US may face more monkeypox cases before numbers dip: CDC chief


Washington, July 23

The US may see more cases of monkeypox before the numbers go down, Director of the Centers for Disease Control and Prevention (CDC) Rochelle Walensky said. "With the scale-up of testing, with the scale-up of information, we anticipate that there will be more cases before there are less," Xinhua news agency quoted Walensky as saying to The Washington Post.

The CDC currently does not have specific projections on how serious the situation may be, Walensky added.

"I do not think that we have a stable estimate now," the CDC chief said.

But she did note that the US on Friday detected two monkeypox cases in children for the first time.

The two cases are unrelated and are likely the result of household transmission, the CDC said in a statement.

The agency said the children are in good health and are being treated. Both of them are doing well, but they had contact with other people, and the CDC is following up on that, Walensky added.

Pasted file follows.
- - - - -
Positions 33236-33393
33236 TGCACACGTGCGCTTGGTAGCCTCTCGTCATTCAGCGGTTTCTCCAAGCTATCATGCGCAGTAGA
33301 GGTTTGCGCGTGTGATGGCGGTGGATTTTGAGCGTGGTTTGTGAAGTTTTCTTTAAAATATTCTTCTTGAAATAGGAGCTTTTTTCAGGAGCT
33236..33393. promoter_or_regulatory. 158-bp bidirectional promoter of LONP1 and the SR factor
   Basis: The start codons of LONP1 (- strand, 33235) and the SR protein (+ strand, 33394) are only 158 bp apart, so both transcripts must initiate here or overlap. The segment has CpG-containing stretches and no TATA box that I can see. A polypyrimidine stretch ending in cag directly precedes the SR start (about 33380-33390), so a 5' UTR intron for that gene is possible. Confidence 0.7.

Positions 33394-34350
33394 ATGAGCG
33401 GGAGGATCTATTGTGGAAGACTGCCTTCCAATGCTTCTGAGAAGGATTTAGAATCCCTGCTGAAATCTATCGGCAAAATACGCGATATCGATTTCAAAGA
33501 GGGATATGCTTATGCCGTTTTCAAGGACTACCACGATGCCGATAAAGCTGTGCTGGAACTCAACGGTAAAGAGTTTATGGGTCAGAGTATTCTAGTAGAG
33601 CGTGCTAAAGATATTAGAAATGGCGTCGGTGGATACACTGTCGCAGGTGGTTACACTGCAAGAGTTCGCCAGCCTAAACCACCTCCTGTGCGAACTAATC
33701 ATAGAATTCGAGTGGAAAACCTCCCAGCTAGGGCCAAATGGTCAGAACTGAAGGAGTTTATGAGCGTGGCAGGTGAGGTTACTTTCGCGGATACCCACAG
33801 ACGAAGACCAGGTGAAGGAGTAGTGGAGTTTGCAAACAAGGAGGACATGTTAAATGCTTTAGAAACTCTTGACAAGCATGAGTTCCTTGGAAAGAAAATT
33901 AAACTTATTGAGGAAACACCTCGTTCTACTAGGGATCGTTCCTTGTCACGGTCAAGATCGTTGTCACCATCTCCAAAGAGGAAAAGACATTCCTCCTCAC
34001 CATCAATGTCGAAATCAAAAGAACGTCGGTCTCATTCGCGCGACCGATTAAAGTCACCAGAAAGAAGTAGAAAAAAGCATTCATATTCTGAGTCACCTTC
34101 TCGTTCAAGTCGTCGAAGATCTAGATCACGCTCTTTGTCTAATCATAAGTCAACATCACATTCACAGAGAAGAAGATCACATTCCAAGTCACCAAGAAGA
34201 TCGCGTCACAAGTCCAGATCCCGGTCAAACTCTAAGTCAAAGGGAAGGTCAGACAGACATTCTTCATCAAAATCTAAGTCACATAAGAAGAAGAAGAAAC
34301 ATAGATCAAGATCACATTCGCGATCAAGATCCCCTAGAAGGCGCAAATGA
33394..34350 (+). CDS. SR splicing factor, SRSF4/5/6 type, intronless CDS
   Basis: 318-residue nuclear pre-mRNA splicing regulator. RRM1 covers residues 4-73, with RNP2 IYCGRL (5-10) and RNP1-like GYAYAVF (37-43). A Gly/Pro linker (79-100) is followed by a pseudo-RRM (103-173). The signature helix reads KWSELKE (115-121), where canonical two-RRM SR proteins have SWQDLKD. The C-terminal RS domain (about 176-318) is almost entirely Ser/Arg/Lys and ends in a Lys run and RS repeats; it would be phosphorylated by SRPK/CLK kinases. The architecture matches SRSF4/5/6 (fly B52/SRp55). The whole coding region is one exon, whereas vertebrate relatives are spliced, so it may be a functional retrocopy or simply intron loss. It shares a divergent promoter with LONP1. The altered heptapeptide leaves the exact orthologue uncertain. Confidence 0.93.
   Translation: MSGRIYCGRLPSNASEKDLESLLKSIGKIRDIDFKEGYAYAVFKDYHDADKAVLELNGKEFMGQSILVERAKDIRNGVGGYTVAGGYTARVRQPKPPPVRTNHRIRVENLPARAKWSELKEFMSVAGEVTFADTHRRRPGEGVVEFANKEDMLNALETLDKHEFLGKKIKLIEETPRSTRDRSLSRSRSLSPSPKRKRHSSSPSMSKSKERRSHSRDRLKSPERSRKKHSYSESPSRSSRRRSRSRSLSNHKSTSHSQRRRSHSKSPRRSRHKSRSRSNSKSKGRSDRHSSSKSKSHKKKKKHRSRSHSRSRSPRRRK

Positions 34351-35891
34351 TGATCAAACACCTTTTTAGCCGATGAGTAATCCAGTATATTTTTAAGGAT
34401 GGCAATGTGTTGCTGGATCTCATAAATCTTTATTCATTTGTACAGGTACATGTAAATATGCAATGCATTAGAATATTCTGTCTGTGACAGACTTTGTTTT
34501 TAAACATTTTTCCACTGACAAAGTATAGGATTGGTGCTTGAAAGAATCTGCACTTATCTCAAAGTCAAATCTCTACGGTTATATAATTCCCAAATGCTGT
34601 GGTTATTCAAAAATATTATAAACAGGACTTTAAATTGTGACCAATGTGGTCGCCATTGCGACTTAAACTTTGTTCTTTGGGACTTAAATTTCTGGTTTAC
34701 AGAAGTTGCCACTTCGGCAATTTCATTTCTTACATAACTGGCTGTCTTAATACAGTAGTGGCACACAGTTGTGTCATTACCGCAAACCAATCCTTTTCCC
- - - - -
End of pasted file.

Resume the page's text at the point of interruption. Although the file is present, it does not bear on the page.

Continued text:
So far, the US has reported over 2,800 confirmed monkeypox/orthopoxvirus cases, according to CDC data.

Ashish Jha, White House Covid-19 response coordinator, said the government has delivered 300,000 doses of a monkeypox vaccine and is working to expedite the shipment from Denmark of 786,000 more doses.

He said there is already enough vaccine on hand to provide a first vaccine dose to more than half of the eligible population in New York City and over 70 per cent of the eligible population in Washington D.C.

Monkeypox is a rare viral disease that is usually transmitted through body fluids, respiratory droplets and other contaminated materials.

The disease usually results in fever, rash and swollen lymph nodes.

The US is still evaluating whether the monkeypox outbreak should be declared a public health emergency.

"We're looking at what are the ways in which the response could be enhanced, if any, by declaring a public health emergency," said Jha.



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